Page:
More than one way to skin a hawk
Others say there's room for birds of drastically different feathers to fly together -- that "accessible" art, such as Jayhawks on Parade, can co-exist alongside art that explores more serious themes.
"I don't think that there's one model for public art that is the only valid one," Cateforis says. "This is art that's designed to have great popular appeal. It's not designed to be taken all that seriously."
However, it's also important, he says, to have public support of "serious culture."
"You can have your Jayhawks on Parade or your teddy bears or what have you, but by no means should it be the only kind of art that is supported or noticed," he says.
Jeff Ridgway, a painter who sits on the Lawrence Arts Commission and helps organize the city-funded Downtown Sculpture Exhibition, sees the Jayhawks as expressions of creativity, no more or less valid than any piece in the Downtown Sculpture Exhibition or elsewhere. And he doesn't believe the birds threaten public art funding.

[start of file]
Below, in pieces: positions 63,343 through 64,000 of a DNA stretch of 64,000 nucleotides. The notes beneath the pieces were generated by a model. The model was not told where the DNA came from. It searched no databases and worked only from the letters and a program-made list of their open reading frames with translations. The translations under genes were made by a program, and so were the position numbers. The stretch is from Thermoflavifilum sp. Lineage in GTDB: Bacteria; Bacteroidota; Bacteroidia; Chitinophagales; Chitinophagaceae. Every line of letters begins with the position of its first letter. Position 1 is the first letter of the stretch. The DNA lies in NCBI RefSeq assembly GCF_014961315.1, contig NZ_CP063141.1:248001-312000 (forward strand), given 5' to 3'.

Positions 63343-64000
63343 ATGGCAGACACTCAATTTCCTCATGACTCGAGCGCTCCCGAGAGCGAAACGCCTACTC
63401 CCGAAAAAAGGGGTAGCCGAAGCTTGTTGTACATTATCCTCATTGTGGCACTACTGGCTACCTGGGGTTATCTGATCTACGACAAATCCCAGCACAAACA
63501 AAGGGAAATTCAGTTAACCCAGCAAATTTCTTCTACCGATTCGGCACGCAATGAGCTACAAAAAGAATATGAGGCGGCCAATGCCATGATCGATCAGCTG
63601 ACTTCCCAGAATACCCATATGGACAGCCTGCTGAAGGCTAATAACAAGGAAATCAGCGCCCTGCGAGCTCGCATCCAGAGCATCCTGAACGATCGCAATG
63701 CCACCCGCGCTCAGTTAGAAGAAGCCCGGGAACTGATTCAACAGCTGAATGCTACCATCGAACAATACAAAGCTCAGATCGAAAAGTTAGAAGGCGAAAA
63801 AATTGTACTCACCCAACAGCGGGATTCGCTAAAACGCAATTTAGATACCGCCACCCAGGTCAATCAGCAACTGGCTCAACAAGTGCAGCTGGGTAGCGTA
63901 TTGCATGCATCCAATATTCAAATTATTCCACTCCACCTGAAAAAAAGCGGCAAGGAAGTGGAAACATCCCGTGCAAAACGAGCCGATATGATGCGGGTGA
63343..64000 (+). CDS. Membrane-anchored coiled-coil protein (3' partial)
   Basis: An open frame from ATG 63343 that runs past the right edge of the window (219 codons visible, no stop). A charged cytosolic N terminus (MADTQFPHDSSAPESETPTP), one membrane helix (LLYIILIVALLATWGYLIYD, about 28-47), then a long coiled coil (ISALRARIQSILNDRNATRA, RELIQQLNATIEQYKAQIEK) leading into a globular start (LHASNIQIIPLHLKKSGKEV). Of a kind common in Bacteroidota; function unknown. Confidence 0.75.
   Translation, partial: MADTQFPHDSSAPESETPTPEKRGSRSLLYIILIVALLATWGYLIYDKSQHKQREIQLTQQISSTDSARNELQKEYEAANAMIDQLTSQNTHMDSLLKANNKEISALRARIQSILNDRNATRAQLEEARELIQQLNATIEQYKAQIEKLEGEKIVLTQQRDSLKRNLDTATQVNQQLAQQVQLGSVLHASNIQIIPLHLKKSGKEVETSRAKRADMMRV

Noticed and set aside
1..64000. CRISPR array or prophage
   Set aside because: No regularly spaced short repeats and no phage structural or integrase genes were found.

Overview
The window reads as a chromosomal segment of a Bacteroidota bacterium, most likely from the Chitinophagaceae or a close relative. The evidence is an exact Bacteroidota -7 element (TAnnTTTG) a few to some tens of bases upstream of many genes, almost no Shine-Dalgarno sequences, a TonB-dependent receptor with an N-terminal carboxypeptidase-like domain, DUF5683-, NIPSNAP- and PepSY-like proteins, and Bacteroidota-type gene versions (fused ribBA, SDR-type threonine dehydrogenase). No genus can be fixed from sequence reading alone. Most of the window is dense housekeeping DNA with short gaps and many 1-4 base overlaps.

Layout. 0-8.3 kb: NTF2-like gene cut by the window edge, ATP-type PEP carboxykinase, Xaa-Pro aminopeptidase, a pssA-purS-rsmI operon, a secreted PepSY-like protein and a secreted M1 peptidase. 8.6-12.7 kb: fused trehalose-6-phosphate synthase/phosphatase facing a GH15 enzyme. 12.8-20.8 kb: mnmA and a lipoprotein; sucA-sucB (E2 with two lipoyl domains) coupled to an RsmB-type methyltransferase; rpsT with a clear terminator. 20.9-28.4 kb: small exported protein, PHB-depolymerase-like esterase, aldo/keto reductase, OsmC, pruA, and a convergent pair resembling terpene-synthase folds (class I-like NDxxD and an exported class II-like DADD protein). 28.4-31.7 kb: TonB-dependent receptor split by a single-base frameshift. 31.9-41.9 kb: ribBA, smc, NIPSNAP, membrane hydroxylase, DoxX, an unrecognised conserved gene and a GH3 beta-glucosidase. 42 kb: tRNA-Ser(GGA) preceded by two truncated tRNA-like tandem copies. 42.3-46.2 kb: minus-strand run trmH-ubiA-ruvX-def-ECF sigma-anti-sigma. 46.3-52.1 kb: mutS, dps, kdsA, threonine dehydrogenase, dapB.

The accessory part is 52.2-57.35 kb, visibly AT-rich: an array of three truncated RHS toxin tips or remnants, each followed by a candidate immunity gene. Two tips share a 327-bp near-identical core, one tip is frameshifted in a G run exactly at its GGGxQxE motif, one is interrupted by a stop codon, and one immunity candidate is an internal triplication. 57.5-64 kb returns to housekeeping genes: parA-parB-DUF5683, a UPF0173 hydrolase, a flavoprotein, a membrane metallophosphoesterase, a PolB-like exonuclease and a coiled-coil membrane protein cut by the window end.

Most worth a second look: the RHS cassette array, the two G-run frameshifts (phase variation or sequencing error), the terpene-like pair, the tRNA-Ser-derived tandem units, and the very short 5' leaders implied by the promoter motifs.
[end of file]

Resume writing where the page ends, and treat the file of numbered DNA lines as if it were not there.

"Some people get into it (public art) more than others. I'm sure a large part of the population would just as soon we take this money and spend it on NASCAR. But over the years, this is where the city has decided the money is best placed," he says of the arts commission's projects.
The city spent $12,000 on the Downtown Sculpture Exhibition. Out of that budget, the eight artists and the juror each received $750.
In the end, says Lawrence sculptor David Vertacnik (who didn't even consider doing a Jayhawk), Jayhawks on Parade is like any part of pop culture: You either buy into it, or you don't. And the world keeps turning.
"As an artistic community, we can take it," he says of Lawrence, where arts generate nearly $34 million a year. "It's a cycle. It'll pass."